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Open Roads Forum  >  Class A Motorhomes  >  Restoration & Vintage RVs

 > Anyone interested in 83 Pace Arrow Tear down and Rebuild?

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fulltimin

Home is where we Park It.

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Posted: 08/21/22 08:41pm Link  |  Quote  |  Print  |  Notify Moderator

I finally added a bunch of extra layers of fiberglass cloth and resin on the drivers side.

It is finally getting to the point where it's flattening out, instead of being dished in the center.



[image]


If you want to do something, you will find a way.
If you don't, you will find an excuse.

-------------------------------------------------

Good judgement comes from experience.
A lot of experience, comes from bad judgement.

fulltimin

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Posted: 08/21/22 08:45pm Link  |  Quote  |  Print  |  Notify Moderator

I then switched to the passenger side, as that still needs additional work as well.

Fiberglass like wood, will bend in one direction, but not 2.

As such, I had to cut a couple of slits in the fiberglass to make it bend and fit where it is supposed to.



[image]

fulltimin

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Posted: 08/21/22 08:50pm Link  |  Quote  |  Print  |  Notify Moderator

I needed to keep the old fiberglass in place, until I can add new cloth and resin on the top side.

Therefore, I added some plywood on the inside, and then screwed through the fiberglass into the plywood.

This is a pic of the passenger side, and the drivers side looks similar with the plywood on the inside.

I do need to cut the end of the screws off before I start insulating the inside, though.



[image]

fulltimin

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Posted: 08/23/22 08:02pm Link  |  Quote  |  Print  |  Notify Moderator

Here's some more prep for the drivers side fiberglass on top. Some sanding and smoothing for preparing for the next round of applying fiberglass and resin is in order.

Just like painting, the prep is way more time intensive than the actual glassing procedure.

Getting things leveled out, but still not to my liking.



[image]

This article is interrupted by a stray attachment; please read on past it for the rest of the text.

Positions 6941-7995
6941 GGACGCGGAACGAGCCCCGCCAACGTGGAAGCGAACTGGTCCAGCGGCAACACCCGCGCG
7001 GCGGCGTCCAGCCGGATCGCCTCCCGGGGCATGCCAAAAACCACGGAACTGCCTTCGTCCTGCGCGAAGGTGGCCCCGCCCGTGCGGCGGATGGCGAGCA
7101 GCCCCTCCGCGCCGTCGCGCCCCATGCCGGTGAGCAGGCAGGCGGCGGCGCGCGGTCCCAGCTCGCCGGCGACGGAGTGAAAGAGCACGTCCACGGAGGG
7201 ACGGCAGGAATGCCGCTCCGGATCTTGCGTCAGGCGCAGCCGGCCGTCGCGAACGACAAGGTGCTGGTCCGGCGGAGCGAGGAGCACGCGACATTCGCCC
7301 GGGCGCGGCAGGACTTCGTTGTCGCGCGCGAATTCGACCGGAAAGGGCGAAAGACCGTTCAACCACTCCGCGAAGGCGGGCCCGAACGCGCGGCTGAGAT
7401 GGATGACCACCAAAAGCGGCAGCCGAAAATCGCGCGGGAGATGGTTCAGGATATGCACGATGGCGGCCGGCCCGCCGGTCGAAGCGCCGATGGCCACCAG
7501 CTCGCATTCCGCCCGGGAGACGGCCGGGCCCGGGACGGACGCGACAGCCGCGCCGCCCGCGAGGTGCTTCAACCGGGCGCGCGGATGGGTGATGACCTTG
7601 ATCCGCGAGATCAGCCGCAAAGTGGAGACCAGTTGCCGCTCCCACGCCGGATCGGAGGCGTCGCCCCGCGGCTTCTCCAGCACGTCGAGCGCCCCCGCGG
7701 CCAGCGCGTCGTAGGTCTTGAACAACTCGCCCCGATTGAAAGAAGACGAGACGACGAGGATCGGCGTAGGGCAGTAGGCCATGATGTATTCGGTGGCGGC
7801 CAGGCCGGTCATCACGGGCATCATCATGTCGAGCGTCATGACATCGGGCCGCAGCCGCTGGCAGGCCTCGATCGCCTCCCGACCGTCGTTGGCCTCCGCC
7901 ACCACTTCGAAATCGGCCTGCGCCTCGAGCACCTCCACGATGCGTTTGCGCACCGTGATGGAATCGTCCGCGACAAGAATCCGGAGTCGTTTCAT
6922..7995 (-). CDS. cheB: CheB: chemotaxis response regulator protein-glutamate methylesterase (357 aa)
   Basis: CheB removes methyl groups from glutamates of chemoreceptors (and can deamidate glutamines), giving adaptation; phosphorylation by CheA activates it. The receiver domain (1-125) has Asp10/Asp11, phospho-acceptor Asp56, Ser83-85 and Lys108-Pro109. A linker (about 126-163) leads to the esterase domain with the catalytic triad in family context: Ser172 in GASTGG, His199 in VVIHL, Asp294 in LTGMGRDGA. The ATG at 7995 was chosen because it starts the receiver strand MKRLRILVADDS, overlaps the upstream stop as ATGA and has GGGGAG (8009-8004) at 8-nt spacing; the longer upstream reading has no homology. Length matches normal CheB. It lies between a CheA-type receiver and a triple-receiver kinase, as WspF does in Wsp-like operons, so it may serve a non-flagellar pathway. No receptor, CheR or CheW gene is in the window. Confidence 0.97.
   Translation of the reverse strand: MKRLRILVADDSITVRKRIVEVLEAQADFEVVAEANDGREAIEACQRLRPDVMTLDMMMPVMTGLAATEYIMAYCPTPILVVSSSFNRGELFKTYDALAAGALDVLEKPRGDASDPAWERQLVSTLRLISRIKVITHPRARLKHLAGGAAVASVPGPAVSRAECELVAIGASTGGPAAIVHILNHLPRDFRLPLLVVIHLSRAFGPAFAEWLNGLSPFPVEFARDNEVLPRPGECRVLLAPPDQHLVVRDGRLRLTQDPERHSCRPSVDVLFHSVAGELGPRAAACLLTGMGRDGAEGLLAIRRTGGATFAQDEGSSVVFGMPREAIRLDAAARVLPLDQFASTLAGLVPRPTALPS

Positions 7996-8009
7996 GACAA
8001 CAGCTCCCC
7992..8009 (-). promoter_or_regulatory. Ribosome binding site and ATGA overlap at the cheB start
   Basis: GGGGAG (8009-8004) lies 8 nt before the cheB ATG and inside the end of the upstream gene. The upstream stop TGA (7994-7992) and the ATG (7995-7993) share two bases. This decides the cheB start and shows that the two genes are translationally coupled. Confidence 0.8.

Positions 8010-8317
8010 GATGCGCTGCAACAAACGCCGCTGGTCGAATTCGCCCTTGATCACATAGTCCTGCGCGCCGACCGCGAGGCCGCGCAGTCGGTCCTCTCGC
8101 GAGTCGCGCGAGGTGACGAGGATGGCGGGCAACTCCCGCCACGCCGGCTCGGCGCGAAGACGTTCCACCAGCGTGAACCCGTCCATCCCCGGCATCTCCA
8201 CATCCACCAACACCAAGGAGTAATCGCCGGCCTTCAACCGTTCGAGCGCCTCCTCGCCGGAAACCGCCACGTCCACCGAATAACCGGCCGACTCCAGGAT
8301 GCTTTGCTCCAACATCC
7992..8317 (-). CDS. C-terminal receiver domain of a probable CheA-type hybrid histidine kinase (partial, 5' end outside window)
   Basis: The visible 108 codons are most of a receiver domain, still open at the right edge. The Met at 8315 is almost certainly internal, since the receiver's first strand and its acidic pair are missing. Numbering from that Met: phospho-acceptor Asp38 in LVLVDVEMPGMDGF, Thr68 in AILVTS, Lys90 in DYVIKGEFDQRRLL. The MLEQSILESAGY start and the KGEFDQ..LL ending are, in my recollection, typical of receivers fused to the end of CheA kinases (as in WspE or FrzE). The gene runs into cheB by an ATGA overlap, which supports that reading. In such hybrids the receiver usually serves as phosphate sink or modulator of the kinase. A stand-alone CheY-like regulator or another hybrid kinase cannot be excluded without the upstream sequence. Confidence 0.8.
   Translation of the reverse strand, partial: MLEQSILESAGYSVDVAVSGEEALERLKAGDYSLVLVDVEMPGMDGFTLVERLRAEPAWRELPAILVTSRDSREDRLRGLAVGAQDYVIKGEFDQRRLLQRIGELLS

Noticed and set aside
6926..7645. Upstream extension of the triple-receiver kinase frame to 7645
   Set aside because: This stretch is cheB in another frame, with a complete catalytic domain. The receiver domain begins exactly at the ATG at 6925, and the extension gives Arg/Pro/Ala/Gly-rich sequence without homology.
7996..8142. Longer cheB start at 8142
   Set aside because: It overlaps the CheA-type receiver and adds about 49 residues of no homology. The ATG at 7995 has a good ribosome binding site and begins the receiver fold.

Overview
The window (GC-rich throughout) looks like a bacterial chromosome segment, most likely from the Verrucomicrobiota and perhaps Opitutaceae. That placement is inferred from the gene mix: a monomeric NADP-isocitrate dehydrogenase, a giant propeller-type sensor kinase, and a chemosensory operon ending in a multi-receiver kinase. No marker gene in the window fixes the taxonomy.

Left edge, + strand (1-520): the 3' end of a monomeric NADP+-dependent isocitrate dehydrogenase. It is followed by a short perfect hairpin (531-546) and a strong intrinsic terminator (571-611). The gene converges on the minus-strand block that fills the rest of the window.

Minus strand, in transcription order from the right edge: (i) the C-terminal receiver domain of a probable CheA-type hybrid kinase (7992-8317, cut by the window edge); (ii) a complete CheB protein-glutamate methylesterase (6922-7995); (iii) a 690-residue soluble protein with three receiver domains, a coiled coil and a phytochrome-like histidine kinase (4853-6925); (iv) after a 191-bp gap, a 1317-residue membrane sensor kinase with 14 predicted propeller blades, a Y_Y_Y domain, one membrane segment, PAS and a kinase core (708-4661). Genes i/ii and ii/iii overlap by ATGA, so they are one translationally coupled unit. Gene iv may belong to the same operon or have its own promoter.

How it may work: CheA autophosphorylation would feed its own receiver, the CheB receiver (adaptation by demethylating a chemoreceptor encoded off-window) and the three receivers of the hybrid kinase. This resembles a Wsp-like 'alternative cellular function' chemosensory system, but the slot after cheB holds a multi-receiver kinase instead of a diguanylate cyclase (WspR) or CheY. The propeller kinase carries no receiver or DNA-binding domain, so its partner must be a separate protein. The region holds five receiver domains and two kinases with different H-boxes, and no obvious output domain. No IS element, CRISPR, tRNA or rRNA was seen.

fulltimin

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Posted: 08/23/22 08:18pm Link  |  Quote  |  Print  |  Notify Moderator

Also working on the passenger side. Leveling things out before starting the fiber glassing on this side as well.



[image]

fulltimin

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Posted: 08/23/22 08:20pm Link  |  Quote  |  Print  |  Notify Moderator

When I originally attached the front cap to the roof joist, I used some hex head screws, as in the red circle.

I am replacing then with flat head screws as in the blue circle.

Why did I use the hex heads? That's all I had at the time.



[image]

fulltimin

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Posted: 08/23/22 08:26pm Link  |  Quote  |  Print  |  Notify Moderator

After removing the hex heads, I used a counter sink so the heads will be level or below the level of the fiber glass.

Here's my quick check to make sure the head of the screw won't stick up too high. I flipped the screw upside down and that gave me what I wanted to know.

The red arrow points to some grunge that is extremely miserable to remove. It's old caulk, and who knows what else.

Scraping takes less time than sanding with 36 grit, but it's still not fun.



[image]



In case you are wondering, this was a couple of hours worth of work. I know, it looks like it should have taken about 15 minutes. I wish.

I still have probably about a dozen more screws to remove and replace, and I'll probably have to get on the roof to access them.

fulltimin

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Posted: 08/25/22 08:30pm Link  |  Quote  |  Print  |  Notify Moderator

As you can see here, I finally got all of the hex head screws out, and replaced by flat head screws that are countersunk into the front cap.

I also cleaned up almost all of the left over gunk there, except for just a small portion on the drivers side.

I found that the best way to remove it was by using a sharp razor blade and carefully scrape it off. Not a lot of fun, but it's finally pretty clean.



[image]

fulltimin

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Posted: 08/25/22 08:38pm Link  |  Quote  |  Print  |  Notify Moderator

Did I mention I dislike going up on a ladder? Ah, yeah, I did. Never the less, sometimes ya gotta do, what ya just gotta do.

However, when going up on the roof of the moho, the ladder is about as tall as the roof. As such, that means that I have to use those top 2 steps - you know - the ones that you are never to step on....

Yeah, those 2. What to do?

Well, here's what I did. I just added a little extension to the ladder to help keep me steady while getting on and off the roof.

A 2x3 and a couple of clamps and I'm good to go!



[image]

dodge guy

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Posted: 08/27/22 05:30am Link  |  Quote  |  Print  |  Notify Moderator

Are you going to put something over the screws as protection even thought they are countersunk?


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